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One of the best things about auctions is that they bring an opportunity to tell little-known or forgotten stories. My favourite of the past week or so has been news that a copy of an early folio of Shakespeare’s plays is being offered with an estimate of £30,000-50,000.

This is a fourth folio dating to 1685 – a first folio would be priced in the millions; one sold in New York in October for nearly $10 million.

Comparatively little is known about our nation’s finest writer, but we do know that at the time of his death in 1616 no single volume existed bringing all his 36 plays together. That task, creating what is now known as the First Folio, was only completed seven years later in 1623 by the playwright’s colleagues and fellow actors, John Heminge and Henry Condell. Without them, it is unlikely that Shakespeare would enjoy the status he now has in our historical firmament, especially as without Heminge and Condell’s work, we would have lost at least 18 of the plays, including The Tempest, Twelfth Night, As You Like It and even Macbeth.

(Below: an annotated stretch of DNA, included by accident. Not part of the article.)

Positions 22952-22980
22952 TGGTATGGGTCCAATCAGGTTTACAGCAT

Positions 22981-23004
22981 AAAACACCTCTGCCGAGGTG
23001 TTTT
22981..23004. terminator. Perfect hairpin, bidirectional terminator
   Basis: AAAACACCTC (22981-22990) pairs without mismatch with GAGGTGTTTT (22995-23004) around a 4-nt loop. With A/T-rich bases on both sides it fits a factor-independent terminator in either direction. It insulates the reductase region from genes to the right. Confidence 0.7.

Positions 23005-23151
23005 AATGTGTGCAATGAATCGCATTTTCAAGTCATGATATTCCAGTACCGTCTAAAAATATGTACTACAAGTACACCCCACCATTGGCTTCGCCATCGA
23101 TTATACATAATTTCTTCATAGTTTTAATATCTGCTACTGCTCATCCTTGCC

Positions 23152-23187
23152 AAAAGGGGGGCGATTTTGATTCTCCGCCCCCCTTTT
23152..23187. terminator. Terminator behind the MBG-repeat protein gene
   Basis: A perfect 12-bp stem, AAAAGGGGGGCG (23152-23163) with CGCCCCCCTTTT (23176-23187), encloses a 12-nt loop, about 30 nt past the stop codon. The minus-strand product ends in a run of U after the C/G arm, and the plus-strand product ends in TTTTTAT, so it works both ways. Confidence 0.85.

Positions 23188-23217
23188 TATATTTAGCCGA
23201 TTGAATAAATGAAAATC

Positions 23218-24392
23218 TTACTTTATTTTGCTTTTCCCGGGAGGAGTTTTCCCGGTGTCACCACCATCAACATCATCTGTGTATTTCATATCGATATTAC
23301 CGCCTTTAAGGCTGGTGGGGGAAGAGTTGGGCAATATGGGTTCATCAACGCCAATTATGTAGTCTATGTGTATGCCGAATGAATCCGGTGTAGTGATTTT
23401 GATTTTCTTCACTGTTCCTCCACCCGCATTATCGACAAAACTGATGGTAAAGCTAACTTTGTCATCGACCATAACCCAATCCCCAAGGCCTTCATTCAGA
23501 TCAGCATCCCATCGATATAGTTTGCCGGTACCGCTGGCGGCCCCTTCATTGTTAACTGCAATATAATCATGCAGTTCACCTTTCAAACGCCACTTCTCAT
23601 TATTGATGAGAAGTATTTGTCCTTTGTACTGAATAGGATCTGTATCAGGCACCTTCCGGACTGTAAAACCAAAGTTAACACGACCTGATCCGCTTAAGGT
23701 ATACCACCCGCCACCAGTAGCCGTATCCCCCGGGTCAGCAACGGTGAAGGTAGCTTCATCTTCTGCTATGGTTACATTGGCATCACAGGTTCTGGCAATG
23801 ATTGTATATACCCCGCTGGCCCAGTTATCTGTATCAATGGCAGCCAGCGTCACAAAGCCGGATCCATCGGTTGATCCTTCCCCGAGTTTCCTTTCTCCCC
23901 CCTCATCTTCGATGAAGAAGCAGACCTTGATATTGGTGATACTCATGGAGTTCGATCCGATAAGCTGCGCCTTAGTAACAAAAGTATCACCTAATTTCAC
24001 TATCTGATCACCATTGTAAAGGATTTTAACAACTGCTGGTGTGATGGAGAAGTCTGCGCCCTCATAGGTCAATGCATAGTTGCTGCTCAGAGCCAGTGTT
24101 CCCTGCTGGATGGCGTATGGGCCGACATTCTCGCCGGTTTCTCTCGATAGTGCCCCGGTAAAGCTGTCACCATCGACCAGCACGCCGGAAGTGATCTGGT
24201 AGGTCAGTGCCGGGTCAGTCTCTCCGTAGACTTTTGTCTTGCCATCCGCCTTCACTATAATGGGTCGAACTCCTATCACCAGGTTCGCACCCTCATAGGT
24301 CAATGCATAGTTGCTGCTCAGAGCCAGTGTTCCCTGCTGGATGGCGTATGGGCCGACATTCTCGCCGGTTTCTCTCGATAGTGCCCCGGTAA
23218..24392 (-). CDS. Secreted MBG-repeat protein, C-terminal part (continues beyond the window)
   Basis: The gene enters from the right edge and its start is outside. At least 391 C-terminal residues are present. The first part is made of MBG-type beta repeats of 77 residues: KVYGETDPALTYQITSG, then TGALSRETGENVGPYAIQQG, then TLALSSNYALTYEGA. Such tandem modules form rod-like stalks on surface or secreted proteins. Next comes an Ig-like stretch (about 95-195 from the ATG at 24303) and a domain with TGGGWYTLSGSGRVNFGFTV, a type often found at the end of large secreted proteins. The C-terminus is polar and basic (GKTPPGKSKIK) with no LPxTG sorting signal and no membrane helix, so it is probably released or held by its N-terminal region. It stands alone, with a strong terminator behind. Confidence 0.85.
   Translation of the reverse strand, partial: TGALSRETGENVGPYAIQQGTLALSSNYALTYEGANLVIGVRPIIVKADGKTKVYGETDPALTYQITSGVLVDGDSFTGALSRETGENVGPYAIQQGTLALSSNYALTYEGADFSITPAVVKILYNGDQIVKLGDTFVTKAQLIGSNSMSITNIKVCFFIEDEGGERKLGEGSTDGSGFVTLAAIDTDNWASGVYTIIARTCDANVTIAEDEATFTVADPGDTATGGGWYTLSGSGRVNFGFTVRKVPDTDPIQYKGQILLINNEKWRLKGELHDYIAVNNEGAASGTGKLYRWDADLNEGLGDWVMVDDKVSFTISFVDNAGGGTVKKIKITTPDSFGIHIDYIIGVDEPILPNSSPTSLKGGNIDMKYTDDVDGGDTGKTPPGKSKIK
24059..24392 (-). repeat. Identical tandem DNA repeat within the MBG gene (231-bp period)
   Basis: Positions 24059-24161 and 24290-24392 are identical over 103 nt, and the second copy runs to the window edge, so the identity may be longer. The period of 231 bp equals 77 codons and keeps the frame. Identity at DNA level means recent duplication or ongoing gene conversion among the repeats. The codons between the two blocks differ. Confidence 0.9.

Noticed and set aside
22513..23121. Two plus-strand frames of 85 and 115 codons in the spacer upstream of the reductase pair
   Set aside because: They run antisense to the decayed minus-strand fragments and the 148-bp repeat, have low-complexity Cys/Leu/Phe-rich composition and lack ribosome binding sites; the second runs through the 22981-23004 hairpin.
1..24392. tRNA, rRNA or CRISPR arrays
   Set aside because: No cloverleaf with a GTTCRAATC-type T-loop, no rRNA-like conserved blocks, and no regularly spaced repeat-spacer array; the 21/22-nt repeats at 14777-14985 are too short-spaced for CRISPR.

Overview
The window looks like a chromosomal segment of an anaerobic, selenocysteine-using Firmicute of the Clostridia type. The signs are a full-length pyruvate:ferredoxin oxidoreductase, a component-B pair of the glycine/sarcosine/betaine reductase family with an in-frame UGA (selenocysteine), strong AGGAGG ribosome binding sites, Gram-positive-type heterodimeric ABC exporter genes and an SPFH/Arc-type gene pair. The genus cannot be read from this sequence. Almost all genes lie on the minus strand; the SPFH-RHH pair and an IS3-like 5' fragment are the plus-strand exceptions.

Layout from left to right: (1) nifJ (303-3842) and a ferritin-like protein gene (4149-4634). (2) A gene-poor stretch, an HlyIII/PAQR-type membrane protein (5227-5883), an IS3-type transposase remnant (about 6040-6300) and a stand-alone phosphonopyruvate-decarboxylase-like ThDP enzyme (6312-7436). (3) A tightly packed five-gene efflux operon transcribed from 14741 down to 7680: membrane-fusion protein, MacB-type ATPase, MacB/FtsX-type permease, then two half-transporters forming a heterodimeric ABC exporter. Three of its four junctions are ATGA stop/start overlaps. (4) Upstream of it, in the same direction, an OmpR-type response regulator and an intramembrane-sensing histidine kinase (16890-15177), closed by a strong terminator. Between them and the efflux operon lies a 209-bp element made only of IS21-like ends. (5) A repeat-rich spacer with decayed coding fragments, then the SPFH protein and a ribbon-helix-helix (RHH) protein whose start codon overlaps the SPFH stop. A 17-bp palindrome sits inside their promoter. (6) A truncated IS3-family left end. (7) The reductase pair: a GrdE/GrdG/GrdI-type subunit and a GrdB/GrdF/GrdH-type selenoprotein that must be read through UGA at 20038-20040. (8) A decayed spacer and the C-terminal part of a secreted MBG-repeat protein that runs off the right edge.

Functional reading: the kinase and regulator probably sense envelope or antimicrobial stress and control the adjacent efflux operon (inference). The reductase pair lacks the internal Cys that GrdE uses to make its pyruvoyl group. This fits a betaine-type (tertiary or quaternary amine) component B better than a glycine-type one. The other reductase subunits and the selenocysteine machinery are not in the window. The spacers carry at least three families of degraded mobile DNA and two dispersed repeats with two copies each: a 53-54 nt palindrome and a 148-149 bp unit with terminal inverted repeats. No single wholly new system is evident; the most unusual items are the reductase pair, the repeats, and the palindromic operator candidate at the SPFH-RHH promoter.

The First Folio was never guaranteed. The two actors had to spend some time acquiring the rights to publish and then at least as long persuading the publisher that it was a good idea. In the end it came out a year later than expected.

The Second Folio came out almost a decade later in 1632, with a third emerging in 1663.

That Third Folio is actually the rarest because it is believed so many copies were destroyed in the Great Fire of London three years later.

First Folios are, by comparison, easier to find and the latest tally is 235 copies survive today.